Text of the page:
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Computer Science
CAS CS 101
Michael Manove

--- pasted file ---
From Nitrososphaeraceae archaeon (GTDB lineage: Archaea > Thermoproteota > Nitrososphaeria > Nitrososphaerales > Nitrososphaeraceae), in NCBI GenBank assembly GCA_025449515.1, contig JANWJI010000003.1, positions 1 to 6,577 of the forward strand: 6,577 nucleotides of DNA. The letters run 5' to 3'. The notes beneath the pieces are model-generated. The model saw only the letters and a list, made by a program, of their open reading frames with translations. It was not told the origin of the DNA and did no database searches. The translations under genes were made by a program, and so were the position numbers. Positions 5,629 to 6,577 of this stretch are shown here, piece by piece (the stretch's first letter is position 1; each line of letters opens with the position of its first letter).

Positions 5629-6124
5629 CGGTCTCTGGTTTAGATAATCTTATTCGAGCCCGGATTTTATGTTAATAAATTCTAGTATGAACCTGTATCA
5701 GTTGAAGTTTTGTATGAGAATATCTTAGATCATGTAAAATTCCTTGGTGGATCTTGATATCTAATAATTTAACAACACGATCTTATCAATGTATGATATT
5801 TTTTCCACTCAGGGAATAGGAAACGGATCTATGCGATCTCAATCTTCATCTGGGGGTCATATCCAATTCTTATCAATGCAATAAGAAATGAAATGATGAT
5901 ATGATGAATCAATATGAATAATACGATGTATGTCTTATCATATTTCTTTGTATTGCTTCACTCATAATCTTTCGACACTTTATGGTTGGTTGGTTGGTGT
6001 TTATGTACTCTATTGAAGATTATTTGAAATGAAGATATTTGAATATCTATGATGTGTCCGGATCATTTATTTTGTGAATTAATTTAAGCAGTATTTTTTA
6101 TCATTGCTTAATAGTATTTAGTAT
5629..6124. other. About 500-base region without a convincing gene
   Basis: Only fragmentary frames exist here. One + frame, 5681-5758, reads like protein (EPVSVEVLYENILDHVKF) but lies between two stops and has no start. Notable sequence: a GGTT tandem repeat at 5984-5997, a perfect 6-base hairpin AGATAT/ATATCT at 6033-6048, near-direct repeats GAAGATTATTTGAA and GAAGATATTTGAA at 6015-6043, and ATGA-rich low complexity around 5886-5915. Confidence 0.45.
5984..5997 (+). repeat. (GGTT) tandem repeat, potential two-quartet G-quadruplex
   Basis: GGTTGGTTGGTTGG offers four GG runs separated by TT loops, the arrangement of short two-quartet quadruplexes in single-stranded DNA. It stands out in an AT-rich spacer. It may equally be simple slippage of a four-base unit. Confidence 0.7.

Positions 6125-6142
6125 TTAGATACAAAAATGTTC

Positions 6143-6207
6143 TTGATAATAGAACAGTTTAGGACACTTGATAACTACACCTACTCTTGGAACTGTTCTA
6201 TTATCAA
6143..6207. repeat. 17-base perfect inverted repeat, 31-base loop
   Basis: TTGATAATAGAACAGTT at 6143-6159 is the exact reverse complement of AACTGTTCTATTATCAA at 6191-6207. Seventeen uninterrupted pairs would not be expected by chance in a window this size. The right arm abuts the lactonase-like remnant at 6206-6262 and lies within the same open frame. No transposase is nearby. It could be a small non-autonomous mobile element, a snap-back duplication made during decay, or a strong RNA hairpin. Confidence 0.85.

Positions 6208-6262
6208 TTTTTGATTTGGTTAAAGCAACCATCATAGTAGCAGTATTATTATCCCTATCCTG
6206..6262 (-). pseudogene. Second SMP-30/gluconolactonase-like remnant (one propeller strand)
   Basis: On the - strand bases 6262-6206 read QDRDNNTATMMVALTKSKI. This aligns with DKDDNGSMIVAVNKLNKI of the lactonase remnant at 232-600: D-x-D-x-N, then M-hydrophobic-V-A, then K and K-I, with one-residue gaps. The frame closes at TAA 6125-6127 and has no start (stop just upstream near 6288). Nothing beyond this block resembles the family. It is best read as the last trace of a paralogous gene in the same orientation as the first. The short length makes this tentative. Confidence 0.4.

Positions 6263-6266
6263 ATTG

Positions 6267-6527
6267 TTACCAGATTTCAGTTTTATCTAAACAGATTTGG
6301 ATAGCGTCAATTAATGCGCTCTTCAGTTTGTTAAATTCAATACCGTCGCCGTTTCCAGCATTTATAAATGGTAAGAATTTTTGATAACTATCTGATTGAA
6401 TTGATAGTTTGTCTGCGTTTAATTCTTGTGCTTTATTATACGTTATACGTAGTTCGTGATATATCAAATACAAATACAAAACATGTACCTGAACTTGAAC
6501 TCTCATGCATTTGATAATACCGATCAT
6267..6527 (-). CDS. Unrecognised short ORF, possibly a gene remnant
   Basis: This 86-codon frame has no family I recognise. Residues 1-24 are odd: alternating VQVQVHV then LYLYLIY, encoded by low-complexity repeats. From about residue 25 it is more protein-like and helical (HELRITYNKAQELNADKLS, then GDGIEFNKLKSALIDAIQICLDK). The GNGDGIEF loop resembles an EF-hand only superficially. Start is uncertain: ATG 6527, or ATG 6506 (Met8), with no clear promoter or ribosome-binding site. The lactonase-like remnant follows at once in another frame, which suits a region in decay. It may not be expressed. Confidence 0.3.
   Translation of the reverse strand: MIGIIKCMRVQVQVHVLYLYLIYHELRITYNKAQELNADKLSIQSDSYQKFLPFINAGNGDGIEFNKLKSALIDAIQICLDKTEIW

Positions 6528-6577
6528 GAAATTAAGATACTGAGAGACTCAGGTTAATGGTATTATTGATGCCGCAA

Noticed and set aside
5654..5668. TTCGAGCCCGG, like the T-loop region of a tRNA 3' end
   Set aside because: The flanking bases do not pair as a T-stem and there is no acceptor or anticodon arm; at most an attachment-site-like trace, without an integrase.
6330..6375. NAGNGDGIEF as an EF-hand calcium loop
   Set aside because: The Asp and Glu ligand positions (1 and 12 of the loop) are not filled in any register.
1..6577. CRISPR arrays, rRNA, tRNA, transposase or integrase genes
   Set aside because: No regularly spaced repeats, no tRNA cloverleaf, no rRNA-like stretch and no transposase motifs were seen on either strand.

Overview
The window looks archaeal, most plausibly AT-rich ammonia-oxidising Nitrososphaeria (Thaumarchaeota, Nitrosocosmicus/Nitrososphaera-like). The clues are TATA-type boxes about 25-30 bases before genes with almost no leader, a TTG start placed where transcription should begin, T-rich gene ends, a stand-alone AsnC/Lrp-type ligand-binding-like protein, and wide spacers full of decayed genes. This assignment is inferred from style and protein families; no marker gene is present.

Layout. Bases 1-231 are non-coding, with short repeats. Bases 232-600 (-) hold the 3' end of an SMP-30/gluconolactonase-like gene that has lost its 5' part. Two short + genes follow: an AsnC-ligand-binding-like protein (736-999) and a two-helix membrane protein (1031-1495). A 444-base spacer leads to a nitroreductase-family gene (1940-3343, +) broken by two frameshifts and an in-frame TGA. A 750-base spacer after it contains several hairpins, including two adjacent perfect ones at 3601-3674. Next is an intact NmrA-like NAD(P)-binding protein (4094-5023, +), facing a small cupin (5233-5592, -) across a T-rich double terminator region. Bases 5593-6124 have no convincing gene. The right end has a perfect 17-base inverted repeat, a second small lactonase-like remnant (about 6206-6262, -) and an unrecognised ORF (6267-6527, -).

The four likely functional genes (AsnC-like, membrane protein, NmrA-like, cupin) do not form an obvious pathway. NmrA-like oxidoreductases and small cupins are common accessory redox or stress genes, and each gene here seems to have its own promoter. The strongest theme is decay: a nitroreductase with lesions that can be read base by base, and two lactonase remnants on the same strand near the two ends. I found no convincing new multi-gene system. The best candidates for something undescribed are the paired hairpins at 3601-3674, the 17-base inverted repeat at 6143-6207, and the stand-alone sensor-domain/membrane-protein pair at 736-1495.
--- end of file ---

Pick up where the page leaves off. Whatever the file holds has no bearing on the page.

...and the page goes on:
SM151 Topic Briefing Memo Guide: Clear, Concise, Compelling, Context-specific, Correct Prof. Nancy E. Lee What is a memo? Before the advent of email, memoranda (or “memos”) were the primary written form of communication among coworkers within organizations while letters were the primary form of written communication addressed to people outside an organization such as customers, suppliers, and vendors. Since the advent of email, memos have become documents created within organizations when the information they present will be kept on file and become a resource or a record of findings, policy statements, or decisions. What is a Topic Briefing Memo? A“Topic Briefing Memo” reports the findings of one’s research and may or may not include a position on a topic. For example, a decision maker may ask someone on his/her team to research a topic and simply “write up what you learned” or the same decision maker may ask someone to research the same topic and “present your recommendation on what we should do.” In both cases, the memo presents a conclusion at the beginning of the memo. For the “write up what you learned” memo, the conclusion is the key take- away or most important point. For the “present your recommendation of what we should do” memo, the conclusion is the recommendation. Why write a Topic Briefing Memo? Busy senior-level decision makers often request that someone on their team create a Topic Briefing Memo to provide them with information they need to make a decision. They do not have time to do the research themselves, so they ask someone who reports to them to give them the information they need. Often this means that the memo writer will consult several sources and present the decision maker with a synthesis of the sources he/she consulted. Other times, members of a work team will write Topic Briefing Memos as part of a division of labor. Each member will take a part of a large, complex research project and share his/her findings with the other members of the team through a memo. What does a Topic Briefing Memo include? The specific content of a Topic Briefing Memo includes only the sections that are relevant to the purpose and the audience of the memo.Any Topic Briefing Memo may - 1 – © Nancy E. Lee include the following, but every Topic Briefing Memos does not necessarily include all of the following: • Conclusion, Recommendation, or Key Takeaways • Definition or description of the issue • Relevant background • Current status • Key facts • Central issues, problems, opportunities or tensions surrounding the issue • Options or alternatives What makes a Topic Briefing Memo effective? All good writing meets the needs of the writer and the reader of the specific document. A good Topic Briefing Memo is clear Readers of well-written Topic Briefing Memos know immediately what the memo is about, why they are reading it, and the key takeaways of the memo-writer’s research. The memo contains all the information that the reader needs and no more. The sentences are easy to read because they follow patterns the reader expects to encounter, and the vocabulary is precise. The memo organization follows a logical sequence, and the writer helps the reader navigate by providing appropriate transitional cues. Use of the proper formatting and white space makes information easy to find. A good Topic Briefing Memo is concise Good Topic Briefing Memos are short, but a short memo is not necessarily a concise memo. Amemo may be short because the writer leaves out important information.A concise memo provides all the information the reader needs using the fewest words possible without oversimplifying or creating an abrupt, terse tone.Average sentence length is 20 words or fewer. The writer gets to the point, providing only necessary (no extraneous) information. Paragraphs are 6-8 lines long. There are no words or phrases that do not add substantively to the document. A good Topic Briefing Memo is compelling • Subject lines and headlines are specific. • Recommendations or key takeaways are clearly stated, not implied. • Writing that provides both quantitative information and the context for the information and proposals is more compelling than writing that simply asks the reader to believe broad statements. A good Topic Briefing Memo is context-specific Agood Topic Briefing Memo meets the needs of the reader. The content answers the r
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